fr24news– According to the newspaper, Mr. Abayisenga belonged to the Hutu ethnic group, whose leaders led the massacres of most ethnic Tutsis during the Rwandan genocide of 1994. But members of his family suffered reprisals or fled after the transfer of the country. power to the Tutsis in the years following the end of the genocide.
Mr Abayisenga’s asylum request and a subsequent appeal were rejected, leading to orders to leave France, according to La Croix.
Father Maire welcomed Mr. Abayisenga to the residence of Saint-Laurent-sur-Sèvre about two months ago, said Father Paul.
“It was accommodated thanks to the generosity of Father Olivier,” said Father Paul.
As part of the order’s basic missionary work, Father Maire spent years in Africa, including working with young prisoners in Uganda, Father Paul said. There he often organized football matches between prisoners and his novices.
“He was viscerally open to people in difficulty,” said Father Paul.
With immigration and crime at the top of the agenda ahead of next April’s presidential elections, some right-wing politicians took to the priest’s murder to attack what they called the government’s lax immigration policies.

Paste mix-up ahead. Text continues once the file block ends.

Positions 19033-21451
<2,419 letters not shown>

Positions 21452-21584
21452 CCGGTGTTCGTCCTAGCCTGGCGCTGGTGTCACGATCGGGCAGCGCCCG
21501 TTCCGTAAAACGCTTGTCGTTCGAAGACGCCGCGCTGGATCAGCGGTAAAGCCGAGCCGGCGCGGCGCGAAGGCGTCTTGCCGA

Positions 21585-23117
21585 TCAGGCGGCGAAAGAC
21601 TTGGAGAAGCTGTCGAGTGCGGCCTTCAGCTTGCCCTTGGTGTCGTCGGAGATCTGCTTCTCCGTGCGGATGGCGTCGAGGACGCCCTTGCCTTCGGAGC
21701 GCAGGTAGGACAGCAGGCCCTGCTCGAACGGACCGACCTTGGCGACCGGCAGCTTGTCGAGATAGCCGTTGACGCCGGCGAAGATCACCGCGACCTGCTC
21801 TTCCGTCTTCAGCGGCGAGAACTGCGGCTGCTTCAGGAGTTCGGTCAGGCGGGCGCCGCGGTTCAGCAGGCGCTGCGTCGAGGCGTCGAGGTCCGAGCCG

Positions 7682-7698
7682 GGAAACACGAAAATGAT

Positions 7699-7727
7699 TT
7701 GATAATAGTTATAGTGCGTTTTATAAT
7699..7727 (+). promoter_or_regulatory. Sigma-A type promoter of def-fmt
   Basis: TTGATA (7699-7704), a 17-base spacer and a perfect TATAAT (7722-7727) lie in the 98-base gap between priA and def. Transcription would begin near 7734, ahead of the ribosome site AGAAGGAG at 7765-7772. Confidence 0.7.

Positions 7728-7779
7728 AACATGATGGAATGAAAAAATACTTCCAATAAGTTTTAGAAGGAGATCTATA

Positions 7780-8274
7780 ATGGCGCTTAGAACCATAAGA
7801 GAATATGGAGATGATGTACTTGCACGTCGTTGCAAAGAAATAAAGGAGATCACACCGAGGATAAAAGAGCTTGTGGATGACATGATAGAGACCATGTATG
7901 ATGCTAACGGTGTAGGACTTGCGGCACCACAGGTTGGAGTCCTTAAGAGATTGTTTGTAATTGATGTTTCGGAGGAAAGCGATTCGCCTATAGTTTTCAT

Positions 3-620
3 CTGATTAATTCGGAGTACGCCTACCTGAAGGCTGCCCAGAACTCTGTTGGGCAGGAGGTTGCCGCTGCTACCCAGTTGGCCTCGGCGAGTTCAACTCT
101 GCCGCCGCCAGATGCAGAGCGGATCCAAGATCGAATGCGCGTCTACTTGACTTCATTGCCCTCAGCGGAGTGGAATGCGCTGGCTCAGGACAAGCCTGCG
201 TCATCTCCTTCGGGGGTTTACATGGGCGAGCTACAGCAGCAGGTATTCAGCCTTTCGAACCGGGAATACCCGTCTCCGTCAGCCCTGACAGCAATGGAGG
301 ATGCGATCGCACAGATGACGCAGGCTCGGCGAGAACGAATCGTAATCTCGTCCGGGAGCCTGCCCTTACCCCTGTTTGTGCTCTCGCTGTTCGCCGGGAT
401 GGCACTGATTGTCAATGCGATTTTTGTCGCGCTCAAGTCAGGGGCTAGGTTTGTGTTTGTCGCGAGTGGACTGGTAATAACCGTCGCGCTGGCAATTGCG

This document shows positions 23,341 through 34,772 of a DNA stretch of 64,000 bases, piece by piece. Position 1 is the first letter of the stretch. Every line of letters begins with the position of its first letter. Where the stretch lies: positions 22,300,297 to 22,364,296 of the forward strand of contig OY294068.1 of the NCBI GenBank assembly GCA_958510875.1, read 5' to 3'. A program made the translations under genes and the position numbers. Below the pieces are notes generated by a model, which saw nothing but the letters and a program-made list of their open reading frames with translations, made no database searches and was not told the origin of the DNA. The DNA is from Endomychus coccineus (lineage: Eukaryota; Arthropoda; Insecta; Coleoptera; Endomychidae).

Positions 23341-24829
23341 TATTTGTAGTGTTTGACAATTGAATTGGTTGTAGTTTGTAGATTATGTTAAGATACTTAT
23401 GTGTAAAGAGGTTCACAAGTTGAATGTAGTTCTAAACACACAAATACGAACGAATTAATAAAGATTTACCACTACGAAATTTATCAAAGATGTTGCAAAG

“So in France, you can be here illegally, set fire to Nantes cathedral, never be expelled, and commit another crime by murdering a priest,” said far-right leader Marine Le Pen, in a press release. tweeter. “What is happening in our country is of unprecedented gravity: it is the complete failure of the State” and of Mr. Darmanin, the Minister of the Interior.
The tweet sparked a series of exchanges between Ms. Le Pen and Mr. Darmanin, who accused the far-right leader to exploit the murder for political ends instead of expressing compassion for the Catholic community.